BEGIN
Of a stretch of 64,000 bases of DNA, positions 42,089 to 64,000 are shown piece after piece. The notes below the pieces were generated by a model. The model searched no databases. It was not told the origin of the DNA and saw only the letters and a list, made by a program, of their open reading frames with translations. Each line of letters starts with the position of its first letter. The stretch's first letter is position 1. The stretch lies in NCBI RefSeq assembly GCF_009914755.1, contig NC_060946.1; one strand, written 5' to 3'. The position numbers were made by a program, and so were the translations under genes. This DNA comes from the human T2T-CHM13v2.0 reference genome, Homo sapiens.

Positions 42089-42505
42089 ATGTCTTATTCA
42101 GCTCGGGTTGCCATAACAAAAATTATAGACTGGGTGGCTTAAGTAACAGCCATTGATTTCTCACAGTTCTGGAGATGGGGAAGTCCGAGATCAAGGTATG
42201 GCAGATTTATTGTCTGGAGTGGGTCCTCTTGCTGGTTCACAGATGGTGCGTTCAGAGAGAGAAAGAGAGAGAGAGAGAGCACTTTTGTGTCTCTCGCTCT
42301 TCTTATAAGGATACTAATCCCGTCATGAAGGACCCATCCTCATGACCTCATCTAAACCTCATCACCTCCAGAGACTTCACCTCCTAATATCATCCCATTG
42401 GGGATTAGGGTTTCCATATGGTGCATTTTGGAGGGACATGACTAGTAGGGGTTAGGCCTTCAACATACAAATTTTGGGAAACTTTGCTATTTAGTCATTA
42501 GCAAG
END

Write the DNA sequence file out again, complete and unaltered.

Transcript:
Of a stretch of 64,000 bases of DNA, positions 42,089 to 64,000 are shown piece after piece. The notes below the pieces were generated by a model. The model searched no databases. It was not told the origin of the DNA and saw only the letters and a list, made by a program, of their open reading frames with translations. Each line of letters starts with the position of its first letter. The stretch's first letter is position 1. The stretch lies in NCBI RefSeq assembly GCF_009914755.1, contig NC_060946.1; one strand, written 5' to 3'. The position numbers were made by a program, and so were the translations under genes. This DNA comes from the human T2T-CHM13v2.0 reference genome, Homo sapiens.

Positions 42089-42505
42089 ATGTCTTATTCA
42101 GCTCGGGTTGCCATAACAAAAATTATAGACTGGGTGGCTTAAGTAACAGCCATTGATTTCTCACAGTTCTGGAGATGGGGAAGTCCGAGATCAAGGTATG
42201 GCAGATTTATTGTCTGGAGTGGGTCCTCTTGCTGGTTCACAGATGGTGCGTTCAGAGAGAGAAAGAGAGAGAGAGAGAGCACTTTTGTGTCTCTCGCTCT
42301 TCTTATAAGGATACTAATCCCGTCATGAAGGACCCATCCTCATGACCTCATCTAAACCTCATCACCTCCAGAGACTTCACCTCCTAATATCATCCCATTG
42401 GGGATTAGGGTTTCCATATGGTGCATTTTGGAGGGACATGACTAGTAGGGGTTAGGCCTTCAACATACAAATTTTGGGAAACTTTGCTATTTAGTCATTA
42501 GCAAG